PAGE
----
The beauty industry is a well-known contributor to the world’s growing waste and carbon issues, but when it comes to changing up our habbits to benefit the planet it can be difficult to know where to start. Ready for (positive) change? Here are some sustainable swaps to consider when it comes to your makeup routine.
Easy Sustainable Makeup Swaps To Try Now
Reusable Cotton Pads
Makeup wipes, on average, take around 100 years to decompose – which can result in a huge build-up in landfills considering each one is used just once. Switch things up, and add some consistency to your routine, by investing in reusable cotton pads. These can be used again and again, simply bung them in with your laundry when they’re ready for a wash. You’ll find them stocked at most beauty retailers, from a range of brands so you can the ones that work for you.
While you may be familiar with refillable shampoo and conditioner, makeup still has a bit of a way to go when it comes to refills. Big brands like DIOR and Charlotte Tilbury have released lines of refillable products – from lipsticks and bronzers to brow pencils and setting powder – to cut down on the need for shiny new containers (and the plastic they’re usually made from). And the best part? The refill is often cheaper than buying a whole new product.
Producing over 120 billion units of packaging each year (with most of it not recyclable), the beauty industry is a huge contributor to the global plastic waste issue. But more and more brands are stepping up to the plate to help cut down this number, creating zero-waste beauty products with minimal (or no) packaging. Look to American beauty brand Axiology, for example, which creates multi-use balms that are zero-waste, plastic-free, vegan and cruelty-free. Each balm is tube and cap free, wrapped in recyclable paper and packaged in a cardboard box made from rubbish found on the beach. Find out more Axiology’s approach to waste here.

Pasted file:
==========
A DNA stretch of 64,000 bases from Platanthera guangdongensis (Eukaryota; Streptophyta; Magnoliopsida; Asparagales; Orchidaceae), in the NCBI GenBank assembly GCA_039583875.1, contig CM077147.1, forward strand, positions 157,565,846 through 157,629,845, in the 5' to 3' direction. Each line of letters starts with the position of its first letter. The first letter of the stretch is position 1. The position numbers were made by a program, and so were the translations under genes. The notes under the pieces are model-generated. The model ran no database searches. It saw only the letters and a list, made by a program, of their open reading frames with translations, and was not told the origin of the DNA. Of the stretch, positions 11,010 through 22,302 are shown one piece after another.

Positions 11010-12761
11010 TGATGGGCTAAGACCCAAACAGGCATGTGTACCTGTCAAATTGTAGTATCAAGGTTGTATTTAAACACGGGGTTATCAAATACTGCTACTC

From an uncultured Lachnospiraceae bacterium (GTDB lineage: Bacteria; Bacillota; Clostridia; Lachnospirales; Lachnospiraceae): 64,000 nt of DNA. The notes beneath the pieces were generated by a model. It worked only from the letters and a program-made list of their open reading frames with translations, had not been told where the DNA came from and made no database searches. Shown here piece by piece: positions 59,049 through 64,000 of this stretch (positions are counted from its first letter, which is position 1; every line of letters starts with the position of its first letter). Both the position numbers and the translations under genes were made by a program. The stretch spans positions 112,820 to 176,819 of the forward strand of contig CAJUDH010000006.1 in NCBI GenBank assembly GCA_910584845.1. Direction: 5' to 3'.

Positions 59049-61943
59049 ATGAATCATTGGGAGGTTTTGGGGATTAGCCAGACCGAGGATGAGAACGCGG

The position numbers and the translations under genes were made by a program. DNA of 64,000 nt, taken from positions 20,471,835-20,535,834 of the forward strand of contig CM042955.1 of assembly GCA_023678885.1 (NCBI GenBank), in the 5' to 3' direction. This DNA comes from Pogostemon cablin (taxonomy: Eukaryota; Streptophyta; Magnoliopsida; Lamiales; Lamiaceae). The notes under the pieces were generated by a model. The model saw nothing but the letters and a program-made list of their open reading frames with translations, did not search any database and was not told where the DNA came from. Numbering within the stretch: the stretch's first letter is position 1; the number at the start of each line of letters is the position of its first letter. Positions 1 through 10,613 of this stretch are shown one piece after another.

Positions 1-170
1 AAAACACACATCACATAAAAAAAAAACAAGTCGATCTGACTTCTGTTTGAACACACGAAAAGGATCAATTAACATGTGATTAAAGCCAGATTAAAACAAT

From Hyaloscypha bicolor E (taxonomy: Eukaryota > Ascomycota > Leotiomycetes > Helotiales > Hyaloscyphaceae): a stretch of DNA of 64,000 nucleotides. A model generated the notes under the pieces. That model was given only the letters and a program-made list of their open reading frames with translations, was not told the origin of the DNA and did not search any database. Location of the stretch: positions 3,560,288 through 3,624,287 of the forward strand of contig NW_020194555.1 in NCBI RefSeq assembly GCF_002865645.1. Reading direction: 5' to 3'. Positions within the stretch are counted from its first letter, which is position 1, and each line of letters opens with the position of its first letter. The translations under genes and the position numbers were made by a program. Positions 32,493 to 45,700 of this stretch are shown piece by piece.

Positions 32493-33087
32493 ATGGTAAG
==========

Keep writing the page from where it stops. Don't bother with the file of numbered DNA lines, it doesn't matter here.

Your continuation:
Dropped you favourite palette on the floor? Or maybe been a little overzealous with your favourite lipstick? Whatever the mishap, don’t just lob your broken makeup products in the bin. There’s loads of tips and tricks you can use to salvage the situation, courtesy of TikTok. The hashtag #makeuprepair is packed with tutorials, walk-throughs and DIY fixes that show you can make the most of your makeup no matter the state it’s in.
@bluegorillababyy Shout out to me for being literally the best 😌🤘🏼 #makeupsurgery #makeuprepair #colourpop #blush ♬ Nocture – Chopin – Classical Piano – Instrumental Classical Music – Classical Playlist – Sleeping Music – Music For Relaxation – Classical Piano & Classical Music & Classical
The sheer amount of products we buy can be sut down by investing in all-rounders; products that can be used in multiple ways rather than for one specific purpose. B Corp-pending beauty brand Seeds of Colour, for example, has a line of richly pigmented colour balms that can be used on the lips, cheeks and eyelids – meaning you get a lipstick, blush and eyeshado all in one. The brand makes all of its products here in the UK, sourcing fruit and vegetables from local farms to create its vibrant, plant-based balms. Better for the planet (and better for your wallet).
B Corp Beauty Brands
And speaking of B Corp, one of the best ways to ensure you’re investing in products that give as much back to people and planet is by going to brands that are certified. As we note in our B Corp guide, ‘the B Corp Certification is a legal designation used by a business that shows a high level of social and environmental performance… To apply, a business must answer 300 questions that span labour, environmental impact, ethics and governance, their social initiatives and what their goalposts are for the next few years.’ This is perhaps the ultimate sustainable makeup swap.
One such B Corp brand is Beautycounter, which is on a mission to deliver cleaner and safer beauty products to its customers (over 1,800 ingredients are avoided in the brand’s products – fondly dubbed ‘The Never List’) while undertaking climate goals such as carbon neutrality, 100 percent recyclable packaging and mapping emissions across its supply chain. You can read about Beautycounter’s climate goals here.
Featured image: Siora Photography, Unsplash